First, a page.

You don’t have to go far to find people who will tell you that today’s church is in serious trouble. Aging memberships, declining congregations, and the ever-increasing cost of maintaining church property has leaders wringing their hands in frustration. One wag has gone so far as to suggest that for some churches — some denominations! — their only growth industry will be funerals. To be honest, I belong to such a denomination. Every year the number of faithful dwindles, and those who remain are increasingly discouraged. OK, I admit that I too find the situation discouraging.
Then there’s True City. It’s not that I’ve exactly avoided previous True City conferences: just that I didn’t think they were for me. But I’ve changed my mind on that one. Most gatherings in my corner of the ecclesiastical vineyard are dominated by folks who are at least middle-aged if not elderly. So being in a lively crowd of five hundred plus, the majority in their 20’s and 30’s, is a refreshing change. Of course, any nightclub could claim as much, so that’s not the heart of the matter. These were people — of all ages, actually — who had gathered for the purpose of worshipping Jesus together, exploring practical ways of living out their faith here in Hamilton.
But that’s not really it either, so let me try again. Three things come to mind. I’ve been to many conferences led by inspiring speakers who filled my head with new ideas. This conference took a different approach, exploring ways in which Jesus mentors his followers by actually demonstrating how he works, then inviting us to join him. The keynote speakers talked about their own apprenticeship to Christ; workshop leaders helped us to practice discipleship in various forms of hospitality, contemplation, creativity, prayer, witness, and service. In the main sessions, while others spoke or led worship, two carpenters, a teacher and an inexperienced beginner, together built a communion table out of old wood on the stage in front of us.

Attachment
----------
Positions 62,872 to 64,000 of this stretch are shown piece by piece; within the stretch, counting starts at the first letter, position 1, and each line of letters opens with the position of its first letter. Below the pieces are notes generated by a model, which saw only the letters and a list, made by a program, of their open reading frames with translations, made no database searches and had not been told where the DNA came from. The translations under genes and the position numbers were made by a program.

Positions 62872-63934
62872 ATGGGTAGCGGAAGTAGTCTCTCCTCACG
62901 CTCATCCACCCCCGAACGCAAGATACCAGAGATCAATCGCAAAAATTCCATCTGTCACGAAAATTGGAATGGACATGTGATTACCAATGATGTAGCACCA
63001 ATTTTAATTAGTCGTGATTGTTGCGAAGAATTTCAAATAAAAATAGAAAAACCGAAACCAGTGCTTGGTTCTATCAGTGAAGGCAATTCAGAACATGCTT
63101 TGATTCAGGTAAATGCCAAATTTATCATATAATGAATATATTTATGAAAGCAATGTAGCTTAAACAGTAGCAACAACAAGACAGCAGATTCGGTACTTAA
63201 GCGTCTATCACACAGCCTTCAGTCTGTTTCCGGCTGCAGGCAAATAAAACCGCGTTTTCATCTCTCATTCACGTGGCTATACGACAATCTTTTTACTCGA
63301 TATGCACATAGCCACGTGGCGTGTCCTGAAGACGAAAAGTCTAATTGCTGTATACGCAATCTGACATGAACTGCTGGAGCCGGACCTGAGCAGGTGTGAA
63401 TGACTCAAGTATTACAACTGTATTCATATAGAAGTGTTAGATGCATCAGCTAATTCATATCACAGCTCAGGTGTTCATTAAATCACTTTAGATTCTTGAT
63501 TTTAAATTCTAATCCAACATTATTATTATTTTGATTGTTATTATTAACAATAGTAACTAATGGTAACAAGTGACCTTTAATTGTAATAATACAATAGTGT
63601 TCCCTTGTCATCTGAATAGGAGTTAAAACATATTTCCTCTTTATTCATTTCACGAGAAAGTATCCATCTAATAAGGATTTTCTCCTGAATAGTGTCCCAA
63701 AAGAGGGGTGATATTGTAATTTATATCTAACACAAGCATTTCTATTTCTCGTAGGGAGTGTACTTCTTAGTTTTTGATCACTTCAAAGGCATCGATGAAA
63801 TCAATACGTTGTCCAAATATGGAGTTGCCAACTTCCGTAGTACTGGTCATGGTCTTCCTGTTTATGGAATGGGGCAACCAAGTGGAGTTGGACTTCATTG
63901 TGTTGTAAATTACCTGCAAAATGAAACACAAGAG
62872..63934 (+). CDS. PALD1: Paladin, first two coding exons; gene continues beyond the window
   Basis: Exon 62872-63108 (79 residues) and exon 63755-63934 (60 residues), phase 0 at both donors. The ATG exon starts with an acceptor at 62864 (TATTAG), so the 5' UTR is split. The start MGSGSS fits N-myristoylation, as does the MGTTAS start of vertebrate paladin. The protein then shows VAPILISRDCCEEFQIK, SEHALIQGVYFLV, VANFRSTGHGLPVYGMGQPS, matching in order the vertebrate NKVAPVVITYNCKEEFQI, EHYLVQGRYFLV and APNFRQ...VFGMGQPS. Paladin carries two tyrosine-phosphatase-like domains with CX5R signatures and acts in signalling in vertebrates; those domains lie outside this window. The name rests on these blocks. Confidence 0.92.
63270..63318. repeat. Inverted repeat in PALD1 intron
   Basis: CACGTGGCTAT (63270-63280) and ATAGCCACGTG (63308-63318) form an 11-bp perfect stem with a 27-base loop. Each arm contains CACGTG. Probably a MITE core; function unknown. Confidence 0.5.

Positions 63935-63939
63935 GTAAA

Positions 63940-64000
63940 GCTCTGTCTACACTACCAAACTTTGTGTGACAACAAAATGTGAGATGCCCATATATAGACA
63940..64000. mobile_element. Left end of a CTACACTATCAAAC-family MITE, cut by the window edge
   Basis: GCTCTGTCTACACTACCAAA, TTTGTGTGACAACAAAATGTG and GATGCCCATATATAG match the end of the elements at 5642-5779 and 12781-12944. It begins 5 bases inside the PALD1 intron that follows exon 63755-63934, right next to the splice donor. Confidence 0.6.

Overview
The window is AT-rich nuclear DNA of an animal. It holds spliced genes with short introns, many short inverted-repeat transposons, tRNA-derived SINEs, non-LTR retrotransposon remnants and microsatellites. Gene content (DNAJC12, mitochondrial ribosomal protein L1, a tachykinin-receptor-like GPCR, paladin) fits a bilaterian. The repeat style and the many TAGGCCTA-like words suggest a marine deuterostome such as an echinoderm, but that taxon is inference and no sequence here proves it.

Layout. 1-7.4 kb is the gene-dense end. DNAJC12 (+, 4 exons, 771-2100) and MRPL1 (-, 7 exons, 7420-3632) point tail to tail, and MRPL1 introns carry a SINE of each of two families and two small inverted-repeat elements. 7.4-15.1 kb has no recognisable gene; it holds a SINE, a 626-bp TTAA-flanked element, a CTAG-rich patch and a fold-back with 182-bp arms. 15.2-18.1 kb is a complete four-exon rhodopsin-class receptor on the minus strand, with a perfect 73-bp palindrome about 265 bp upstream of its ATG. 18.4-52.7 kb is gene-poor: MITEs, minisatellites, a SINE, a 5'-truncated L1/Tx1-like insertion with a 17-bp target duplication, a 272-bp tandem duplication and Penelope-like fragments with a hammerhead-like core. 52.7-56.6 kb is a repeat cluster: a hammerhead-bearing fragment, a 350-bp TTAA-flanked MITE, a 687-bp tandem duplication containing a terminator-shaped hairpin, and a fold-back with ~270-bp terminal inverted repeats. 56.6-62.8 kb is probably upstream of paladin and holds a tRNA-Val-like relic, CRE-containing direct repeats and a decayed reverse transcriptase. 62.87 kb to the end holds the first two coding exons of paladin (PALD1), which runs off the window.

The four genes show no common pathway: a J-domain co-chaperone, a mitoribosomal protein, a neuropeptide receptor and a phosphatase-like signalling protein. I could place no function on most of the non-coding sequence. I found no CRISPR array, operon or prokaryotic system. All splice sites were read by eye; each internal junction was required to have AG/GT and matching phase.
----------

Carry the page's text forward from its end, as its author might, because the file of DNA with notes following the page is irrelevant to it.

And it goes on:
In contrast to the self-absorption (spiritual narcissism?) that sometimes bedevils us, it became clear that True City is about serving the city of Hamilton, ministering to people on the margins. It may just be cynicism, but in my experience, concern for social justice too often seems to take the place of devotion to Jesus. Somewhat to my surprise, that was not at all the case here.
True City is explicitly post-denominational, not in the sense of over-riding or minimizing differences in theology and polity, but in the sense of recognizing that what divides is less important than the One who unites us. These are people intent on moving beyond the usual denominational rivalry — factionalism might be a better word — for the sake of honouring Christ. So the conference ended with delegates from a range of different backgrounds sharing the Eucharist together, a strangely rare phenomenon in today’s church.
I came away hopeful. If this is the church of the future — if this is what Christ is doing across the whole of our beleaguered old church — then discouragement is in serious trouble.
Dr. Michael P. Knowles is the Professor of Preaching and the George F. Hurlburt Chair of Preaching. He has taught at McMaster Divinity College since 1997, offering courses in pastoral theology, homiletics, and biblical studies in a way that seeks to integrate sound biblical exegesis, Christian spirituality, and practical application for the life and ministry of the Christian community.
To find out more about True City, you can visit their website at www.truecityhamilton.ca.
*The views and opinions expressed in this article are those of the author and do not necessarily reflect the official policy or position of McMaster Divinity College or the Centre for Post-Christendom Studies.*